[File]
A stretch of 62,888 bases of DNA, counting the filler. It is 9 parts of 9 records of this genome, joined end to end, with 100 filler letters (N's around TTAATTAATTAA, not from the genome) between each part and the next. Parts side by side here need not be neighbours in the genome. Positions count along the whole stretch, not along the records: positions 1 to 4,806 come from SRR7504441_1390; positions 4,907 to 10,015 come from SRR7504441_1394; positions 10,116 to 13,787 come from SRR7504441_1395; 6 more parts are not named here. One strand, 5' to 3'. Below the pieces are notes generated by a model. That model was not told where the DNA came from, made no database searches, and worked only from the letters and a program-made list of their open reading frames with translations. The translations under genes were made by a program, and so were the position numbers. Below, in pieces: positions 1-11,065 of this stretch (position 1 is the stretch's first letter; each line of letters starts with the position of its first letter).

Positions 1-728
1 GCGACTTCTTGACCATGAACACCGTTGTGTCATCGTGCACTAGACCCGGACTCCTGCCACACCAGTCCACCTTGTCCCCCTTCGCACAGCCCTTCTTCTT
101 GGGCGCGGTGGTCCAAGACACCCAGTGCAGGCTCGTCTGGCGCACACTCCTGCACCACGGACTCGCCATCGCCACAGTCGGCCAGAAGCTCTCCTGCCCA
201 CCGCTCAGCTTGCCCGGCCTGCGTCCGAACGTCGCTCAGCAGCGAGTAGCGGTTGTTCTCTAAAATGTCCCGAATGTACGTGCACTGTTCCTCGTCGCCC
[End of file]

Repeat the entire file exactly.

A stretch of 62,888 bases of DNA, counting the filler. It is 9 parts of 9 records of this genome, joined end to end, with 100 filler letters (N's around TTAATTAATTAA, not from the genome) between each part and the next. Parts side by side here need not be neighbours in the genome. Positions count along the whole stretch, not along the records: positions 1 to 4,806 come from SRR7504441_1390; positions 4,907 to 10,015 come from SRR7504441_1394; positions 10,116 to 13,787 come from SRR7504441_1395; 6 more parts are not named here. One strand, 5' to 3'. Below the pieces are notes generated by a model. That model was not told where the DNA came from, made no database searches, and worked only from the letters and a program-made list of their open reading frames with translations. The translations under genes were made by a program, and so were the position numbers. Below, in pieces: positions 1-11,065 of this stretch (position 1 is the stretch's first letter; each line of letters starts with the position of its first letter).

Positions 1-728
1 GCGACTTCTTGACCATGAACACCGTTGTGTCATCGTGCACTAGACCCGGACTCCTGCCACACCAGTCCACCTTGTCCCCCTTCGCACAGCCCTTCTTCTT
101 GGGCGCGGTGGTCCAAGACACCCAGTGCAGGCTCGTCTGGCGCACACTCCTGCACCACGGACTCGCCATCGCCACAGTCGGCCAGAAGCTCTCCTGCCCA
201 CCGCTCAGCTTGCCCGGCCTGCGTCCGAACGTCGCTCAGCAGCGAGTAGCGGTTGTTCTCTAAAATGTCCCGAATGTACGTGCACTGTTCCTCGTCGCCC